An accrual is an accounting adjustment made for costs that you have incurred but have not received a bill for. Here are some common examples of accruals that you may come across.
Accrual Example 1
It is the 31 December 2017 and the end of the financial year for XYZ Limited. A commission payment of £5,000 is due to an employee of the business for December 2017 which will be paid as part of January 2018 payroll. XYZ Limited must accrue an amount of £5,000 in respect of commissions payable in the accounts to 31 December 2017.
Accrual Example 2
It is 31 March and an invoice for £7,500 for March rent has still yet to be received from the businesses landlord. We know that this is an oversight on the landlords part and that an invoice is due from them therefore it is prudent to accrue for the rent for March of £7,500.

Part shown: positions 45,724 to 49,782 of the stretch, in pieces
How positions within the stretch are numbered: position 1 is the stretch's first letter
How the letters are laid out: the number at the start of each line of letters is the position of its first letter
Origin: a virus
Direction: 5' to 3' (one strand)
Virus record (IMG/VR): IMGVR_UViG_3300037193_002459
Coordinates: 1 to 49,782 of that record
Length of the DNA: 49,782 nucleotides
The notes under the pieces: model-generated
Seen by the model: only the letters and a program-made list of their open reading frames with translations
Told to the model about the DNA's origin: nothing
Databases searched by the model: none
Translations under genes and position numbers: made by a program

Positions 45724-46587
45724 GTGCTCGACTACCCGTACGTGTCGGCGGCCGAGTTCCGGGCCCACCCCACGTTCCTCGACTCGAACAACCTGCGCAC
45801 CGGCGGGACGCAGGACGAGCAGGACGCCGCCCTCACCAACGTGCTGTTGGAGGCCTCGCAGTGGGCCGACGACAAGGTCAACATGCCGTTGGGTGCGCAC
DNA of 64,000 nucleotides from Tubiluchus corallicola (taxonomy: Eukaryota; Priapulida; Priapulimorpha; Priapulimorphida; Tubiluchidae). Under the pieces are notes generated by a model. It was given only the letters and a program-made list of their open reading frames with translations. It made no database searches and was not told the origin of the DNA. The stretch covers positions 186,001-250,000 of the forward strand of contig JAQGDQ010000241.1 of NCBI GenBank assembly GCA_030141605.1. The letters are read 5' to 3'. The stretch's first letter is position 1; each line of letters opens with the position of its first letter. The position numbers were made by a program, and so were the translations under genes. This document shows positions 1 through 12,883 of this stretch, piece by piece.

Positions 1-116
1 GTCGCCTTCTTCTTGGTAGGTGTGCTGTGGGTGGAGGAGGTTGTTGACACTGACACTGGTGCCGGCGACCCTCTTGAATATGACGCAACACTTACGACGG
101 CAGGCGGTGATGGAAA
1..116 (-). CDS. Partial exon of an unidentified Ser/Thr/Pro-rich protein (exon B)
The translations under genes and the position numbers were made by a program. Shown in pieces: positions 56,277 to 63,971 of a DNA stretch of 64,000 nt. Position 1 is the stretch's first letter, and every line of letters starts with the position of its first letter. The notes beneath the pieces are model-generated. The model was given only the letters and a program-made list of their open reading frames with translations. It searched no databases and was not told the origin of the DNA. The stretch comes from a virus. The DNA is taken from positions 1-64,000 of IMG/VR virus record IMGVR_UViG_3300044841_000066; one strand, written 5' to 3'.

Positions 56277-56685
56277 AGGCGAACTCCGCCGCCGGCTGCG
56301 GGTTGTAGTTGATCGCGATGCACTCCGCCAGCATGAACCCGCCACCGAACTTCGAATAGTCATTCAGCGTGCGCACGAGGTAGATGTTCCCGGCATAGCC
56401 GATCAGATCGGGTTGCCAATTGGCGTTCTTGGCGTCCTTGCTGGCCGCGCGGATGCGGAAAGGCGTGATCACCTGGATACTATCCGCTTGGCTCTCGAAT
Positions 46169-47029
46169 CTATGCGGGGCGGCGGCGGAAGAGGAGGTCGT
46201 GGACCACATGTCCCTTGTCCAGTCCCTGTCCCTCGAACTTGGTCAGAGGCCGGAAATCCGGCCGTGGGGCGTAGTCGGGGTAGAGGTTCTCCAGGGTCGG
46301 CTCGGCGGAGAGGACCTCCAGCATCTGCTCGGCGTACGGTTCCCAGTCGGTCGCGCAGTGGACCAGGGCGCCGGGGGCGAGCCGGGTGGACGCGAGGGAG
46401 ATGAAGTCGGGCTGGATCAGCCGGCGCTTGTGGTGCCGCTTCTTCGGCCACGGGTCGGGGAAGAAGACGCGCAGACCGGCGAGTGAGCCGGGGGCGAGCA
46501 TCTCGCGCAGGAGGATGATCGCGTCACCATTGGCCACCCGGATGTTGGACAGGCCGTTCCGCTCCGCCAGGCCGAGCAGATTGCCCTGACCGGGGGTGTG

Accrual Example 3
It is the 30 April and you are preparing the management accounts for a small business. You know that a freelance consultant worked for the business during the month of April but has not submitted their invoice. You should make a reasonable estimate of the accrual and include a provision for the cost of the consultant.
Accrual Example 4
You are in the process of finalising your year end accounts and your accountant will bill for this once the accounts are processed and corporation tax return submitted. In the year end accounts your accountant will accrue an amount for their fees in order to reflect the cost in the correct financial year.